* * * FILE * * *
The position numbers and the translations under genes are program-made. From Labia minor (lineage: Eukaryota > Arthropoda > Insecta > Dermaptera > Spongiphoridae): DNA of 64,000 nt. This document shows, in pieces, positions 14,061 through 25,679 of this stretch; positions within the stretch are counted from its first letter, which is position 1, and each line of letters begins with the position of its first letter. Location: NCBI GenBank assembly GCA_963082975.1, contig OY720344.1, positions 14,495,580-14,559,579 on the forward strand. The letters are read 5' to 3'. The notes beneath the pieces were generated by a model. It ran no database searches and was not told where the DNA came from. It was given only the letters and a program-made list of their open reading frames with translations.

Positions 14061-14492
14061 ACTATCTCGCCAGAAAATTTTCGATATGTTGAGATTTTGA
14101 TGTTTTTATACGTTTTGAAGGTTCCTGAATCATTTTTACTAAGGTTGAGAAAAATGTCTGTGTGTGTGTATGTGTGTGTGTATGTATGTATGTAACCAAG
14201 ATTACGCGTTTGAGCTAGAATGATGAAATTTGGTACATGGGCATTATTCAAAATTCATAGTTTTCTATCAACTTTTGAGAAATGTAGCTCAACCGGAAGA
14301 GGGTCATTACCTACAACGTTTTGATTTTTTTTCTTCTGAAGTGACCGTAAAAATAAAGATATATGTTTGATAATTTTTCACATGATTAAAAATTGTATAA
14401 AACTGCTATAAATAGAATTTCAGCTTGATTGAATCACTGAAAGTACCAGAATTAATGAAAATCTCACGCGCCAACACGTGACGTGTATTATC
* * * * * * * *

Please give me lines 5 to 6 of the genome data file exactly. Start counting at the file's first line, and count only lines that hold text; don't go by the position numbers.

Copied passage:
14201 ATTACGCGTTTGAGCTAGAATGATGAAATTTGGTACATGGGCATTATTCAAAATTCATAGTTTTCTATCAACTTTTGAGAAATGTAGCTCAACCGGAAGA
14301 GGGTCATTACCTACAACGTTTTGATTTTTTTTCTTCTGAAGTGACCGTAAAAATAAAGATATATGTTTGATAATTTTTCACATGATTAAAAATTGTATAA